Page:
On fifth anniversary of Mexico's missing 43 students, anguished families still seek answers

“We still don’t know what happened. We are overwhelmed, stuck,” one father said.
Image: Photographs of 43 missing students from Ayotzinapa sit on school desks in the UNAM plaza in Mexico City in 2014.
Photographs of 43 missing students from Ayotzinapa sit on school desks in the UNAM plaza in Mexico City in 2014.Moises Castillo / AP file

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By Arturo Conde

When Antonio Tizapa’s 20-year-old son Jorge disappeared with 42 other teacher’s college students in Iguala, Mexico, he did not think that they would still be missing five years later.

“We still don’t know what happened. We are overwhelmed, stuck,” Tizapa told NBC News in New York, where he lives. “And after five years of demanding justice, five years fighting to keep the case open, it’s unreal that we still can’t find them.”

The Mexican government initially concluded that 43 students from a teacher's college in Ayotzinapa were arrested by local authorities in southwest Mexico on Sept. 26, 2014, and turned over to drug traffickers who then murdered and incinerated them at a garbage dump.

But parents maintained at the time that their sons were still alive and took to the streets with thousands of protestors to demand justice.

A group of independent investigators would later present evidence that rejected the Mexican government’s official account, and exposed how authorities used torture to strong-arm suspects into confessing.

Now, 77 out of 142 detainees from the case have been released after a judge determined that evidence had been obtained illegally.

Women march holding banners that show the faces of some of 43 students who went missing nearly four years ago, in Mexico City on May 26, 2018.Anthony Vazquez / AP

Those acquitted include Gilardo López Astudillo — leader of the drug trafficking gang Guerreros Unidos — and 24 municipal police officers that were identified as key suspects in the disappearance of the students.

“Even after a commission was set up to help us find the truth, the Mexican government still does not tell us where our children are,” Jorge’s father said. “And they have not convicted anyone either after so many arrests.”

Tizapa said the parents took to the streets because they knew that they could not get justice alone. And today he knows with a heavy heart that the only chance he has to find his son depends on the support of many people inside and outside of Mexico.

A mother of one of the 43 missing Mexican university students, seen here at a rally in front of the U.N. in 2017.Arturo Conde

One of the ways Tizapa keeps pressure on the case is by running in New York races with a printed jersey that says, “Your son is my son and my son is your son.

And five years later, he runs with the pain and urgency of a father who is desperately trying to find his son.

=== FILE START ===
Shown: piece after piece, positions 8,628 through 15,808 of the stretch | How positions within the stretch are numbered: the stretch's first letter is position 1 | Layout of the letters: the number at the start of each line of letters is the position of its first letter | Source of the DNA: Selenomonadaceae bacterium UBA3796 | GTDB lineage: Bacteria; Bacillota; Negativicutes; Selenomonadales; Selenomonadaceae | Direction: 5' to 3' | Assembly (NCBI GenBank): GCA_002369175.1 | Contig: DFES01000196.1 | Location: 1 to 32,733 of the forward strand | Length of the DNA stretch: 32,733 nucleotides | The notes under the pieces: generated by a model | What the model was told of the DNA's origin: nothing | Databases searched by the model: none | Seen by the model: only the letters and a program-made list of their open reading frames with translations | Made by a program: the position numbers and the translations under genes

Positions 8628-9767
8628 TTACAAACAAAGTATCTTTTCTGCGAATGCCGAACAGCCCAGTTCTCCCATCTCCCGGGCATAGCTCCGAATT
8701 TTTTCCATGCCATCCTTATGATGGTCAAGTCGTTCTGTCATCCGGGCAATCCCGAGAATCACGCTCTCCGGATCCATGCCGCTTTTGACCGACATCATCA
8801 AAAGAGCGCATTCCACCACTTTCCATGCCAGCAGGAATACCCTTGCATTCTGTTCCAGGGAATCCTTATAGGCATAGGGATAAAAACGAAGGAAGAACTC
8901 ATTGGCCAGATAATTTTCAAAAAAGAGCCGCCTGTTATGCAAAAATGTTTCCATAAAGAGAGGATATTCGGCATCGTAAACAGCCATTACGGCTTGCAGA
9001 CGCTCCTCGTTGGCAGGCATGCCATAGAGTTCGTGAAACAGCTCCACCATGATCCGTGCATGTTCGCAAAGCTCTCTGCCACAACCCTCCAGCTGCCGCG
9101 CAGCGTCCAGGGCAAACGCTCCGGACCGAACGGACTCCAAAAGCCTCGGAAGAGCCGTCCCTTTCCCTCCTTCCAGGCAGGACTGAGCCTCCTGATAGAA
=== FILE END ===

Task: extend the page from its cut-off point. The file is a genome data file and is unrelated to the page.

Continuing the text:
“If I stop running, if others stop running for Ayotzinapa, we won’t make it,” he said. “People will not know the stories of our missing sons.”

Many people have helped Mr. Tizapa in New York simply because they are mothers and fathers. And this basic parent-child connection has made him aware that Mexico and the U.S. share a bigger reality.

“Politics affects us on both sides of the border,” he said. “But what happened to my son is happening to many other children in Mexico and the United States.”

A focus on the missing

Experts on U.S.-Mexico policy similarly see Ayotzinapa as a breakthrough case that has given other families with missing loved ones greater visibility.

“There are over 47,000 people who have disappeared in the last 12 years. And this case is not the only one where you have families doing everything possible to find out what happened to their sons, daughters and loved ones,” said Maureen Meyer, director for Mexico and migrant rights at the Washington-based advocacy and research organization WOLA.

“So I really think Ayotzinapa is a case that helps to show how many victims there really are in Mexico,” said Meyer.

For some U.S. legislators, the Ayotzinapa case has made them think about how the drug war and gun violence affect people on both sides of the border.

“When I visited with some government officials in Mexico, they said that this is all related to drugs,” Rep. Alan Lowenthal, D-Calif., told NBC News, referring to a 2017 trip.

“They told me that they are buying guns in the U.S. right at the border," Lowenthal said of the cartels.

"And they asked why aren’t we doing more to cut down on the demand for drugs?" he said. "So I think that this is all part of a larger picture.”

Experts believe that the 43 missing Ayotzinapa students mistakenly commandeered a bus that was specially outfitted to smuggle heroin to the U.S. And this could have been one of the motives for their detention and disappearance.

Lowenthal teamed up with 16 other members of Congress in 2018 to apply pressure on then-President Enrique Peña Nieto’s government to move the Ayotzinapa investigation forward.

He said that Mexico’s recently-elected president, Andrés Manuel López Obrador, is trying to ensure there are answers not just for the Ayotzinapa families but for so many others who are missing loved ones.

In New York City, Tizapa thinks of his missing son.

“I remember one time when Jorge entered a 5K race, and two-thirds of the way he sat down,” he said. “Even though he did not like to run, he did it to support other friends who were running. He was simply motivated to do things for others.”

Jorge’s drive for others motivates Mr. Tizapa to keep running and seeking answers.

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